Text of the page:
The Vile Vortex
Horror Pain Gore Death Productions
California’s Crepitus hasn’t been terribly active since their formation in 1994, with the first album being released in 2010, though the band has certainly picked up some momentum in recent years, releasing their sophomore full length album this year, entitled The Vile Vortex. Hence, Crepitus is by no means a newcomer to death metal music, and The Vile Vortex will come to display that the years of seeming dormancy hasn’t been completely pointless as the band proudly presents their rather atmospheric form of death metal.
The heavy emphasis on the atmospheric aspect of Crepitus‘ music is obvious right from the dark intro of the album, shrouding the music in a heavy fog and the feeling of doom and unease carries on throughout the entirety of the album. And rather than mellowing the impact of the music, this instead makes the music more oppressive and ominous, with the guitars and the drums working together to create a rather surprising result, enhanced by the dark atmosphere lurking in the backdrop. The keyboards are often utilised effectively, and unlike many symphonic bands that drown the music with keys, these are used sparingly and suitably, with the band constantly ensuring that this does not dominate the sound of the band’s music and reduce the aggressive edge. Yet unlike what one would expect from an album that is described as dark and aggressive, the riff-work on the album is seldom crushing, and is often quite the contrary as one would easily notice as the album progresses.
What made the release such a brilliant one is in how the band doesn’t completely focus on simply creating the most crushing death metal, but instead making use of many melodic passages that are littered around throughout the album and the product, as can be heard, is excellent. For example, The Vile Vortex contains many such melodic moments, not only in the lead guitar playing but also in the riffing that at times lean towards melodic death metal territory, and these make the album a more dynamic listen and allow for the emotions to really flow out more effectively rather than the standard way of hammering the messages relentlessly into the listener’s head. These slower and more melodic moments also display a slight gothic/doom metal references, with songs like Flames of Desecration reminding listeners of bands like Draconian and their sorrowful brand of doom metal.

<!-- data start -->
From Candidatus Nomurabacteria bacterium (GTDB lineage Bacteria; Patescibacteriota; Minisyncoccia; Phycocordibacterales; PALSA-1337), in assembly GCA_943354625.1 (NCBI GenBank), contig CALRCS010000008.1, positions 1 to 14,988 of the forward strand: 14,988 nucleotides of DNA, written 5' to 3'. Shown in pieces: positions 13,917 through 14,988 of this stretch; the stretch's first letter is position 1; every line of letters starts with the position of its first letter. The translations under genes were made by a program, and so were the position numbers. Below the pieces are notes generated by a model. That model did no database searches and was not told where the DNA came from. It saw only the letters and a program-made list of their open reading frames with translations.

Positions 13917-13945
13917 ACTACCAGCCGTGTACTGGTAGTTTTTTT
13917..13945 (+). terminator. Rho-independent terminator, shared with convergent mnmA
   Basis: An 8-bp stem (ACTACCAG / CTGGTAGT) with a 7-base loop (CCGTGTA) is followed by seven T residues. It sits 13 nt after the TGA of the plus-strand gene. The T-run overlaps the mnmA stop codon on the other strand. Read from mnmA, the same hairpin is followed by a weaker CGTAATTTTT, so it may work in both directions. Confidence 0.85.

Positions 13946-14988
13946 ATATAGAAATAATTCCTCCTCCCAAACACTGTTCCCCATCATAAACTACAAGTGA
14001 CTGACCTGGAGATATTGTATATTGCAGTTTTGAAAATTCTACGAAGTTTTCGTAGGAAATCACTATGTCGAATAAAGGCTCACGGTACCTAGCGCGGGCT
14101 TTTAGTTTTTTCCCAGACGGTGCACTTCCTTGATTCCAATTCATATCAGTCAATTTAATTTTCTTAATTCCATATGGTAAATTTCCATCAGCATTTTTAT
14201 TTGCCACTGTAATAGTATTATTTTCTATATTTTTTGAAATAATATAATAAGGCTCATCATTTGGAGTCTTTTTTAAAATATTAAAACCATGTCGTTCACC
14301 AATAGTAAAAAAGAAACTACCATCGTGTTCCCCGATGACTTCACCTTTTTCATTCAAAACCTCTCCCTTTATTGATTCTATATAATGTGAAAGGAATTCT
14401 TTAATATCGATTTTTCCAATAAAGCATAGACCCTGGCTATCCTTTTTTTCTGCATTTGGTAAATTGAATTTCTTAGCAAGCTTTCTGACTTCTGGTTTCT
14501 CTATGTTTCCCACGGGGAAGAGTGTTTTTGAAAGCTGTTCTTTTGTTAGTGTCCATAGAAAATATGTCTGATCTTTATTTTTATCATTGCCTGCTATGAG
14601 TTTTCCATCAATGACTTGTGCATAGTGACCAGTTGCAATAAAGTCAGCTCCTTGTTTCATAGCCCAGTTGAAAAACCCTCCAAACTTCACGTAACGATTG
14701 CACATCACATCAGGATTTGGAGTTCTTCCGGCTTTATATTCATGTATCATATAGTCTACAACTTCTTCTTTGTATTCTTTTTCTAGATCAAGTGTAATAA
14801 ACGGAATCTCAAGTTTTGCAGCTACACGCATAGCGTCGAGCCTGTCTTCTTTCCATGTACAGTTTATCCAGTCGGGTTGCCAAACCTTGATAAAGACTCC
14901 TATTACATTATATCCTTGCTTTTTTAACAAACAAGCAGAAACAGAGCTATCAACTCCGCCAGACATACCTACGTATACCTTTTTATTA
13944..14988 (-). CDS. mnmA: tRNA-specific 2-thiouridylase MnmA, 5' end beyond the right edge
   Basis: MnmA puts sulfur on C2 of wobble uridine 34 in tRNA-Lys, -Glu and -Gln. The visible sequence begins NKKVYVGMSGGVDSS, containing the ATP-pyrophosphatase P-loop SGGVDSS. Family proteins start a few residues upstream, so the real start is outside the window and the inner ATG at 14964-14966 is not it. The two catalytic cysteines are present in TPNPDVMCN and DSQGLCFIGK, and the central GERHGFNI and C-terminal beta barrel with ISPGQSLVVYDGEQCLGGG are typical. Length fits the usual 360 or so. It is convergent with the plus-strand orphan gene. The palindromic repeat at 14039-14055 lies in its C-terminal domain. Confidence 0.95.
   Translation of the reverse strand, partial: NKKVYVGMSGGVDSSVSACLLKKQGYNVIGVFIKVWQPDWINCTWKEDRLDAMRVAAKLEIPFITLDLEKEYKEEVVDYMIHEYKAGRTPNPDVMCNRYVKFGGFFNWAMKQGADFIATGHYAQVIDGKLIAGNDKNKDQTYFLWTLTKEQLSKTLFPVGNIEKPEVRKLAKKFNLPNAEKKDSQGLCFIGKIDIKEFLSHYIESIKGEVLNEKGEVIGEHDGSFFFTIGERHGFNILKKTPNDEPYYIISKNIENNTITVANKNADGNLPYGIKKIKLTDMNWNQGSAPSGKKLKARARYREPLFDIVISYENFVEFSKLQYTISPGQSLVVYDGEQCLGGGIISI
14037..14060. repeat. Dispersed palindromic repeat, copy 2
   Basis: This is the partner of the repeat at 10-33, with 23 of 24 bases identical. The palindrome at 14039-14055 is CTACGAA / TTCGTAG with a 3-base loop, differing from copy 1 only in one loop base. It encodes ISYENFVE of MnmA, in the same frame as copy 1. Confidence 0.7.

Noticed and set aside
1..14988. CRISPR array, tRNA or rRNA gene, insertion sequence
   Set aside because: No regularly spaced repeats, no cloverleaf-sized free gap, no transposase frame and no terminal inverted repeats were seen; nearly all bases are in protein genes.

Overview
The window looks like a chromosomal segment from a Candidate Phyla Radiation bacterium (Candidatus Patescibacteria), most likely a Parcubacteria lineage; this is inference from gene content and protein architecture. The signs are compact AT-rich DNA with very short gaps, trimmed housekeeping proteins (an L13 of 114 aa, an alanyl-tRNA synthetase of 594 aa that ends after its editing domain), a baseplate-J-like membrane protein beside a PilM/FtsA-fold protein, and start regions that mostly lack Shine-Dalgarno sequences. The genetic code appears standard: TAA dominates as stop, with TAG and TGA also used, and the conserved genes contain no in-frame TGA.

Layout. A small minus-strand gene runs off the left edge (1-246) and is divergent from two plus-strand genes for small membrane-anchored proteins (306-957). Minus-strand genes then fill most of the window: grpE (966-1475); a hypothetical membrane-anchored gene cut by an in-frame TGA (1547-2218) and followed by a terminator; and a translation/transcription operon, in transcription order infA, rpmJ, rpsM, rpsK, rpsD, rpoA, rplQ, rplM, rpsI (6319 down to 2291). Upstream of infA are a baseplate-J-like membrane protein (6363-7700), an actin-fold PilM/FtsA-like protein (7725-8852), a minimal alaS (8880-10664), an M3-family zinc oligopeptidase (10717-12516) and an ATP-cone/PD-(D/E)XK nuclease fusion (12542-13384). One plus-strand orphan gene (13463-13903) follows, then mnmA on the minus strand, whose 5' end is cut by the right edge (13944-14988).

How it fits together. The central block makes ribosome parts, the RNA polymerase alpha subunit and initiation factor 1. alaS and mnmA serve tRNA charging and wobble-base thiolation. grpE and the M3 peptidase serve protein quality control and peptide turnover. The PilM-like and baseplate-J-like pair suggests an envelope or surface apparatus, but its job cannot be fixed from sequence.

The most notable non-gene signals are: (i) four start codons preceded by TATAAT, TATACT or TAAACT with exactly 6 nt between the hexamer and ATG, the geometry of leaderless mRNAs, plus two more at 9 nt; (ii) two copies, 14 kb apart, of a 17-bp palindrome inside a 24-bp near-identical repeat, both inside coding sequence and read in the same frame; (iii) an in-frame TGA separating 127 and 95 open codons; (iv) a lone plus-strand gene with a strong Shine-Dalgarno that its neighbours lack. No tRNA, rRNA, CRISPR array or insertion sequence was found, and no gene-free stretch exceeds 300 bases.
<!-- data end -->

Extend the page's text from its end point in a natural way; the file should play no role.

Yet not all is slow and moody throughout the album, with songs like Primordial Chaos displaying the aggressive side of the band in its full glory, and Omnipotent Necroscope being a rather nice and catchy melodic death metal track, with the musical style and Nick’s vocals being somewhat reminiscent of Christian Alvestam and his works in Scar Symmery. And many times on the album he even sounds like Mikael Akerfeldt at his peak with Opeth.
That said though, the songwriting is not all that consistent all the time, with a few moments that are present that are rather weak, such as on tracks like Remnants, with the transitions between different styles on the track being some of the weaker links on the album, coming rather unexpectedly and causing the music to lose some of its momentum at times. However, overall The Vile Vortex is a rather enjoyable album, with the melodic and atmospheric aspect of the music being some of the most attractive points of the album, allowing them to stand out from the plethora of releases that focus too much on heaviness and brutality.